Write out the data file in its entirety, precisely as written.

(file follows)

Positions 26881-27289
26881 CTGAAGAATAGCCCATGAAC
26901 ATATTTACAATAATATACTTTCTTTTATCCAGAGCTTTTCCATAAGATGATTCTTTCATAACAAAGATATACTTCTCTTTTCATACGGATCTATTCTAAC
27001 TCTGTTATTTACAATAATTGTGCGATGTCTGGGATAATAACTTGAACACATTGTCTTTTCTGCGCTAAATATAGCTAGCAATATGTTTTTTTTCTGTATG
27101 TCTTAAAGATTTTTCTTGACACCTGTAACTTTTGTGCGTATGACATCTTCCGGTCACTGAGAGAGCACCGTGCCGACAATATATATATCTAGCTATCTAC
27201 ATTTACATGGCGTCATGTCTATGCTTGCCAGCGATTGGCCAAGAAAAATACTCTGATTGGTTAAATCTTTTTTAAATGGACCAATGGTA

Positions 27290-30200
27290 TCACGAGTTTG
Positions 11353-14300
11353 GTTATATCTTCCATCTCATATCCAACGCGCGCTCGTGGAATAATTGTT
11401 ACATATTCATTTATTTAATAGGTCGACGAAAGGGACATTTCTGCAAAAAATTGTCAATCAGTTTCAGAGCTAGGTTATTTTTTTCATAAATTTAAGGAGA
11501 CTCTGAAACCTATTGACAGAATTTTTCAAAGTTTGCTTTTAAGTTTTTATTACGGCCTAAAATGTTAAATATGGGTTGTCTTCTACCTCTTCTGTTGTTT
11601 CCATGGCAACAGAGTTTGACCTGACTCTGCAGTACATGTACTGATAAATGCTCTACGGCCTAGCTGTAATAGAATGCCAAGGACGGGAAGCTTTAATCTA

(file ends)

Positions 26881-27289
26881 CTGAAGAATAGCCCATGAAC
26901 ATATTTACAATAATATACTTTCTTTTATCCAGAGCTTTTCCATAAGATGATTCTTTCATAACAAAGATATACTTCTCTTTTCATACGGATCTATTCTAAC
27001 TCTGTTATTTACAATAATTGTGCGATGTCTGGGATAATAACTTGAACACATTGTCTTTTCTGCGCTAAATATAGCTAGCAATATGTTTTTTTTCTGTATG
27101 TCTTAAAGATTTTTCTTGACACCTGTAACTTTTGTGCGTATGACATCTTCCGGTCACTGAGAGAGCACCGTGCCGACAATATATATATCTAGCTATCTAC
27201 ATTTACATGGCGTCATGTCTATGCTTGCCAGCGATTGGCCAAGAAAAATACTCTGATTGGTTAAATCTTTTTTAAATGGACCAATGGTA

Positions 27290-30200
27290 TCACGAGTTTG
Positions 11353-14300
11353 GTTATATCTTCCATCTCATATCCAACGCGCGCTCGTGGAATAATTGTT
11401 ACATATTCATTTATTTAATAGGTCGACGAAAGGGACATTTCTGCAAAAAATTGTCAATCAGTTTCAGAGCTAGGTTATTTTTTTCATAAATTTAAGGAGA
11501 CTCTGAAACCTATTGACAGAATTTTTCAAAGTTTGCTTTTAAGTTTTTATTACGGCCTAAAATGTTAAATATGGGTTGTCTTCTACCTCTTCTGTTGTTT
11601 CCATGGCAACAGAGTTTGACCTGACTCTGCAGTACATGTACTGATAAATGCTCTACGGCCTAGCTGTAATAGAATGCCAAGGACGGGAAGCTTTAATCTA